Jim Bowie was born in Logan County (now Simpson County), Kentucky on April 10, 1796. His family moved around a lot, until they finally settled in Louisiana, when Jim was about 10. Here, while taking on such odd jobs as a trapper and lumberjack, he picked up his reputation as a rough and tumble fighter. In 1812, while only sixteen years old, he joined the Second Division of the Army to fight against the British invaders. Luckily (or unluckily, from Bowie's perspective) the war ended before they were called to fight a real battle. After the war, Bowie moved to New Orleans where he and his brother Rezin became slave traders. They would buy captured slaves from Jean Lafitte, the infamous pirate, and sell them to wealthy plantation owners around the Vermilion Bay. He and his brother also owned land around the area, and were soon rather wealthy themselves.
Bowie was both a drifter and a troublemaker. In 1827, while in Natchez, Mississippi, Bowie was part of a huge brawl in which five men were killed and he was seriously wounded (by three gunshots!). He met and became engaged to Cecelia Wells in 1829; she passed away in September of that year, before the wedding took place. Seeing he had more money than he knew what to do with (and plenty of debtors chasing him to recover it), he made his way to Texas.
While in Texas, Bowie became something of a prospector, making friends with the local native American tribes in a search for silver and gold. He frequented central Texas, and is declared to be the discoverer of the San Saba mines, near Fredericksburg. It is rumored that some of these mines were silver mines, and Bowie was very rich at the time of his death. It was also in Texas that he designed and created the first Bowie knife - a short handle and a long blade for easy hunting, killing, and cleaning animal carcasses. Allegedly, this was based on designs his brother had made prior, but no evidence exists either way, and the legend continues. One of the most famous Jim Bowie stories is that he (and not Daniel Boone) killed a bear in Texas using just one such knife.
In 1831, Jim married Ursula Veramendi, the daughter of a Mexican vice governor. In 1832, his closest friend in the Apache tribe, Chief Xolic, was killed by a traitor named Tres Manos. In 1834, Bowie and ten other men went hunting for Tres Manos in the foothills near the San Saba River. They soon learned they were outnumbered roughly 200 to 11. Bowie was a quick thinker and built two camps - one real camp and one camp made to look real. When the Indians attacked the fake camp, they were ambushed, and about 60 of them were killed, along with one of Bowie's men. Among the dead Indians was Tres Manos. Bowie returned to San Antonio a hero. He was also rumored to have over twenty payloads of silver buried in a safe place, thus becoming a Texas legend. Sadly, his hero status was no match for cholera, which claimed the lives of both Ursula and his two daughters. He never returned for the silver. In 1834, he was named a land comissioner of Texas, selling land to immigrants to the Mexican territory. Bowie was an unreliable alcoholic, but he had a sense for business, and received three commendations from the Mexican government for his work.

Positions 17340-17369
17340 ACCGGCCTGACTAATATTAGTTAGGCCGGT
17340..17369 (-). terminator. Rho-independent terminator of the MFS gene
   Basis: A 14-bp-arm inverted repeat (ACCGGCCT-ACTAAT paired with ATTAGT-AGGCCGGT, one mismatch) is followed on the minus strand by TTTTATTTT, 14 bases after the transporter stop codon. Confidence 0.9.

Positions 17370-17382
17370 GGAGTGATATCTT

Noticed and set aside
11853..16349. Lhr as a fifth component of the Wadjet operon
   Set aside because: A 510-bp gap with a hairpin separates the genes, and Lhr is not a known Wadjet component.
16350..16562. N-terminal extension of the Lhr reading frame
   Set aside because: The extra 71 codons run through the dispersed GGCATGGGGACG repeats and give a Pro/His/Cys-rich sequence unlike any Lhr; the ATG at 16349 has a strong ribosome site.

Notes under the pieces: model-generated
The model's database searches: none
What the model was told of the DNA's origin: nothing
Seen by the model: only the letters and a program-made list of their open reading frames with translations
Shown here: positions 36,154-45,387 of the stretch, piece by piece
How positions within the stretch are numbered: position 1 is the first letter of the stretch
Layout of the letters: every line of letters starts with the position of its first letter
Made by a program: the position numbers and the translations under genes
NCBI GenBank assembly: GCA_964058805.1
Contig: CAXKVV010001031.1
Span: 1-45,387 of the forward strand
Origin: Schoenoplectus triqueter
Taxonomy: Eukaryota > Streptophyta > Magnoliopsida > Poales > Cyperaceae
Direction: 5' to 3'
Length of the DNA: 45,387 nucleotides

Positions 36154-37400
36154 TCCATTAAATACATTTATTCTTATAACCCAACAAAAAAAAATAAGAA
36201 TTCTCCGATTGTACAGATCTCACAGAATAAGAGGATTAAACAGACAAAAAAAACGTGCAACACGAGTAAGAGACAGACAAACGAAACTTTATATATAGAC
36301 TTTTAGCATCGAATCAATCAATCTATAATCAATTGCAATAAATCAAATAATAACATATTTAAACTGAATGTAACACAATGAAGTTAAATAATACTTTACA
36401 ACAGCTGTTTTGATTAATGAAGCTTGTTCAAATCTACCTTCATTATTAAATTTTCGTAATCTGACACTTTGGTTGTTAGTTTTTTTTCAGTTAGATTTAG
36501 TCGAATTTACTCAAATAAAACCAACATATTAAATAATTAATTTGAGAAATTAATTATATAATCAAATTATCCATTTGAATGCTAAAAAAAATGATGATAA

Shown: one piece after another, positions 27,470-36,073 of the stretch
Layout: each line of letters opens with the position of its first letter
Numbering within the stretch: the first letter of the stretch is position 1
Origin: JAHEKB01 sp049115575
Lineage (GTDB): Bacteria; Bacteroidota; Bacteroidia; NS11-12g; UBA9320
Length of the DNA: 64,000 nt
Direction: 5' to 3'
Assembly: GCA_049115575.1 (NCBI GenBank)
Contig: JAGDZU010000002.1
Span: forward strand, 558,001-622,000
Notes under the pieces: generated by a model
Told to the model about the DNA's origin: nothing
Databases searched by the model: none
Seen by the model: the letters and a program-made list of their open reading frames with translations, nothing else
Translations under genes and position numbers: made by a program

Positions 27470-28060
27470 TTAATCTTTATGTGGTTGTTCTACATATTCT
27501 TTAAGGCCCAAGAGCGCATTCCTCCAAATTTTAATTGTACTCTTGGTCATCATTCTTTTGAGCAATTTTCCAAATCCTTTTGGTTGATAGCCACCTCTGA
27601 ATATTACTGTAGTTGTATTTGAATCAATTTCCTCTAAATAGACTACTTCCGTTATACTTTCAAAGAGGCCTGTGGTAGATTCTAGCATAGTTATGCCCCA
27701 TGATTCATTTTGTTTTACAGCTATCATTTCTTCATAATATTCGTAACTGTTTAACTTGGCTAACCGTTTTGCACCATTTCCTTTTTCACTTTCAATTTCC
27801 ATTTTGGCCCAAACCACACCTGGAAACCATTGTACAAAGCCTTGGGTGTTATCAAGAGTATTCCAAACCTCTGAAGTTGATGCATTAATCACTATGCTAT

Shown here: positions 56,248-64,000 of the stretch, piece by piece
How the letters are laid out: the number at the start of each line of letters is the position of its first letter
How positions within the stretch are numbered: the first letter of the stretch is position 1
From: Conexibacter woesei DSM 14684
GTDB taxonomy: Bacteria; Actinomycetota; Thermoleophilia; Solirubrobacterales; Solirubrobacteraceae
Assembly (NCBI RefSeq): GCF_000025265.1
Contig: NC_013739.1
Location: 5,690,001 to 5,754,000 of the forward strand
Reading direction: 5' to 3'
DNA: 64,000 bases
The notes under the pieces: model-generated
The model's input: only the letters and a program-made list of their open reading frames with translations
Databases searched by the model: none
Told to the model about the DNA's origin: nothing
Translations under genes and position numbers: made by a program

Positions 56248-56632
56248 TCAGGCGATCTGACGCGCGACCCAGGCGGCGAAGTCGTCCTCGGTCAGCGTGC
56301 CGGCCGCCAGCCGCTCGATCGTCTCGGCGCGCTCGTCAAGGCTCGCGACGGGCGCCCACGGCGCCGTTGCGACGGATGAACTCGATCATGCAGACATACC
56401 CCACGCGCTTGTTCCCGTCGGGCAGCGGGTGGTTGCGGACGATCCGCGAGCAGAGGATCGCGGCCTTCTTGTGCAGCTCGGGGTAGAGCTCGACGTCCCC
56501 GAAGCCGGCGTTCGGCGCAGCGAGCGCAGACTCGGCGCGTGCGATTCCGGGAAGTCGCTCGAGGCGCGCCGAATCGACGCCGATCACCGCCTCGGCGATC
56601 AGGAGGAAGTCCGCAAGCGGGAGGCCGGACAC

After the revolution for the independence of Texas broke out in 1835, Jim Bowie joined the fight and took place in two major battles at Concepcion and the famous Grass Fight, where the Texans intercepted a mule train, expecting a large payload of silver, only to discover the Mexican troops were hauling grass - food for the mules. Finally, in December of 1835 Bowie and his volunteers settled in San Antonio for the winter. By February, the Regular Army, led by Colonel William Travis had also arrived. The troops garrisoned themselves at the local missionary - The Alamo.
On February 23, 1836, the Alamo was surrounded by Mexican troops led by General Santa Ana. Bowie, sick with pneumonia, reluctantly gave Travis full command of the Alamo. For thirteen days, the 189 men of the Alamo lay in wait for the oncoming attack. Finally, at dawn on March 6, 1836, the Mexican forces charged. They were repulsed twice by the settlers, but finally the invaders engulfed the mission. No defenders of the Alamo survived. It is not known how Bowie died - some people conjecture that he passed away before the final battle had even begun; others suggest that he killed two men from his deathbed before being killed; and others suggest he was not killed in battle, but captured and executed by firing squad. Whatever the case may be, his body was burned along with the other soldiers of the Alamo.
Jim Bowie's life (and specifically, his role at The Alamo) has been replayed many times on the big and small screen. Perhaps most famously his life was portrayed in the syndicated show "The Adventures of Jim Bowie" (1956-8) starring Scott Forbes. Talks are currently in place for Viggo Mortensen (Lord Of The Rings, A Perfect Murder) to star as Bowie in a Ron Howard version of the events of the Alamo.
Jim Bowie lived the adventuresome life that so many other settlers faced in the early 19th century with gusto and panache. From slave trader to card shark to land commissioner to revolutionary martyr, he serves as an excellent example of the gung ho (if slightly misguided) spirit of American life, and as one of the many colorful points of interest in the prodigious history of Texas, United States expansion, and American folklore.